C.S. Johnson – Interview

Today we speak to C.S. Johnson.

C.S. JohnsonQ) Tell us something about yourself.

I am surprised you can’t tell how charming and witty I am through the Internet, but I suppose that is the flaw of the whole thing.

There are many roles I play and things I say, but I am nearly willing on most of those, and even most of the time! I am a wife, mother, writer, teacher, and student, and of course I like to throw in the world traveler when I can.

I was born to be eccentric and I am working my way up to be able to afford goofing off on a more regular basis. I have the first novel, “Slumbering,” in my epic YA series, “The Starlight Chronicles,” published and ready to buy, and I am currently working my way through the next several books in the complete story while pursuing my master’s degree, teaching at a private school, and being a good wife to my husband Ryan, and a loving mother to my new son, Leo. Needless to say I do not get a lot of sleep and I don’t work well with deadlines. When they talk about the American dream, they don’t say anything about sleep!

Q) Tell us about your latest book. Why do you think the readers will like it?

This is a tricky question. I think people will like “Slumbering” because it’s supposed to be a fun/making-fun-of book. It has great characters, good humor, and fun and exciting adventures, both supernatural and life-events based. It’s got a bit of everything for everyone in it, for the most part.

Q) How did you come up with the title of the book?

For “Slumbering,” the title came up from a variety of ideas and inspirations, but I really wanted started out trying to explain to others the idea of belief. I am very interested in the idea of belief, and what people truly believe. It really comes out in their actions. In this story, my main character, Hamilton, has what I call a ‘sleeping soul’ where he really only cares about himself and his desires. I think this is the type of belief that characterizes most people – Hamilton is just more upfront about it. It is one of the reasons I like him and people like him.

For the series title, it became more of a hint in the direction of Hamilton’s power. He is a fallen star, with great power, and a duty to the Prince of Stars, even if he is reluctant to remember it or choose it for himself. The original title can be more explained in my blog on the inside look of “The Starlight Chronicles” where I explain the transformation over the years I was writing it.

Besides being a total astronomy geek, I thought it was great to connect the ideas of falling stars, and wishing on stars, to the beginnings of faith and belief. Belief, to me, is a lot like starlight: a light in the darkness, beaming out until the end of time, a constant guide for those who are lost or looking.

Q) What kind of research did you do for your book?

I didn’t have to do a lot of unwilling research for the book, but I did have to pull up information on astrophysics! As an avid anti-math learner, this was very difficult to understand and work with. Fortunately I had some really easy to read resources I could use as a supplement to understanding.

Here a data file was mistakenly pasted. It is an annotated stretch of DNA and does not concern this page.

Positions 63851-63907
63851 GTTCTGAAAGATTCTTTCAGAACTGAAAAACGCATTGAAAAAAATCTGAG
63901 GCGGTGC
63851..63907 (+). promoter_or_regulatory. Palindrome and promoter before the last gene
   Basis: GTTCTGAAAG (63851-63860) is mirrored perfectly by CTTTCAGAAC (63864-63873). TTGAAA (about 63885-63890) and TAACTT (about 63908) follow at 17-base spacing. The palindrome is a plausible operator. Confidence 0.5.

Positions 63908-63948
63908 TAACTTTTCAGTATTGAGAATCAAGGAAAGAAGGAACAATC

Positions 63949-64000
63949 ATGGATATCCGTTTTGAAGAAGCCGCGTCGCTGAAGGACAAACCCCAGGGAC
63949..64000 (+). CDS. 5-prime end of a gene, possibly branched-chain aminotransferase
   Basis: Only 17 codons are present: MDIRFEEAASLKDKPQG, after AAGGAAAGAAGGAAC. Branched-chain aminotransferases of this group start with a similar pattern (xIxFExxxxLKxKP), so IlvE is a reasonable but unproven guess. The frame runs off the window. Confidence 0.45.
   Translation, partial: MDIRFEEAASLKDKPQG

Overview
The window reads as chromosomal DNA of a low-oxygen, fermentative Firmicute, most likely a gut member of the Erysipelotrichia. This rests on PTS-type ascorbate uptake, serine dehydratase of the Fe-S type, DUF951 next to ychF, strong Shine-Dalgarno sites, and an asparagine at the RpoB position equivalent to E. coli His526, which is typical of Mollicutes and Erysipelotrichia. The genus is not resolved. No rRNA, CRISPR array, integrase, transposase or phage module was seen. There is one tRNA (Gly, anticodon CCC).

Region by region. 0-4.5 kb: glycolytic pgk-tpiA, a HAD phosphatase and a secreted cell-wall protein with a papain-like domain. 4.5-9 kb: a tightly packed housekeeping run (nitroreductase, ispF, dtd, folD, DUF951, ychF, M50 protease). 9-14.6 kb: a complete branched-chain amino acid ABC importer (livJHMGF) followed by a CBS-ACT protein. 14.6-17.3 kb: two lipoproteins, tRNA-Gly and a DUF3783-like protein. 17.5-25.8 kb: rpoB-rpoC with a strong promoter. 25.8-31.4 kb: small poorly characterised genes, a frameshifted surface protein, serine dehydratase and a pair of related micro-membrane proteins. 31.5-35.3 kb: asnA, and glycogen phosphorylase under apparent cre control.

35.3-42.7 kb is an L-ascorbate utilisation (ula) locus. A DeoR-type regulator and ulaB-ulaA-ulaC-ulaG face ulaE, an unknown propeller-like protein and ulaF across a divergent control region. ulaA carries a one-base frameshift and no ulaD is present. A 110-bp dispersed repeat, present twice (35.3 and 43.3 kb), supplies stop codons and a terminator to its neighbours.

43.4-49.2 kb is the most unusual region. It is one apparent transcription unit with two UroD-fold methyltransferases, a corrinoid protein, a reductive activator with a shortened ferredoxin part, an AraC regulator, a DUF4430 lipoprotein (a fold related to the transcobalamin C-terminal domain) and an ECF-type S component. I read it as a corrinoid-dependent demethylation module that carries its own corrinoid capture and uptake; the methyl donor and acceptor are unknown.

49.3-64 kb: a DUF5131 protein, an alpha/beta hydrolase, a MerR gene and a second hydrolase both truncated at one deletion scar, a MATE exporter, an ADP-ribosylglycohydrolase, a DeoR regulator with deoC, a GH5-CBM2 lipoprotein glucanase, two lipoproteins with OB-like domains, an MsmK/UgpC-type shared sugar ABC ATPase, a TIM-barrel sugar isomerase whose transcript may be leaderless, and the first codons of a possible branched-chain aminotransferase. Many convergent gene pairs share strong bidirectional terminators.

One of my ideas about the world – which is probably unique to me – is the idea of reality and unreality. I see the universe almost like a giant egg, where the physical universe is the yolk, and outside the universe is the egg white, and it keeps getting bigger, infinitely bigger. I see the yolk and the egg white almost like earth and heaven, respectably; they can be blended and similar but still distinct. Astrophysics, surprisingly, actually supports my claims a bit – the universe is getting bigger, and has its own radioactive signature. For my novel, there is an interfering radioactive signature which suggests and predicts the presence of the supernatural interference (this is not explained for a few books, so aren’t you lucky you got me started on explaining it!) which my protagonist must fight against.

Q) Which of the Characters in your book are your favourites and why?

Hamilton is my favourite character, no doubt about it. He is narcissistic, uncompassionate to a large degree, hypocritical, intelligent, somewhat apathetic, very charismatic, and cynical. Why would I like him? Partially because he is a lot like myself some days (minus the charisma). But more because I see the potential for him. I see him as I intend to write him, and I love him dearly because he is a young character yet, and he is not finished. That’s a principle I apply to people myself: I love people for who they could be more than who they are at the moment. And I allow myself to be that way, too; I love myself for who I can be, not necessarily who I am or what I do at any given moment.

Q) How did you formulate this character? Is it based on someone you know?

Yes and no. Like I mentioned, Hamilton is a lot like me, but it is surprising how much difference there is between us, particularly with the idea of belief. Having grown up in the Christian faith, I have very little trouble reconciling my faith with intellectual discourse; in fact, several truths found in Christianity make me automatically smarter. I know it is a big thing for intellectuals to see Christianity as a crutch, but it is a matter of pride when they do; Christianity was not made for the elite, but for all people, and there are those who choose to focus on different areas while others settle for some. Hamilton is very much unable to believe in the supernatural, or miracles, and while I see the world very differently, I do understand his reasons for this. I wanted to demonstrate my reasons for belief through his experiences; I firmly believe in the idea that people do not change for people (or they should not) but they change because of people.

Q) Every Author has a distinct writing style. How would you describe your style and how do you think you came to form it?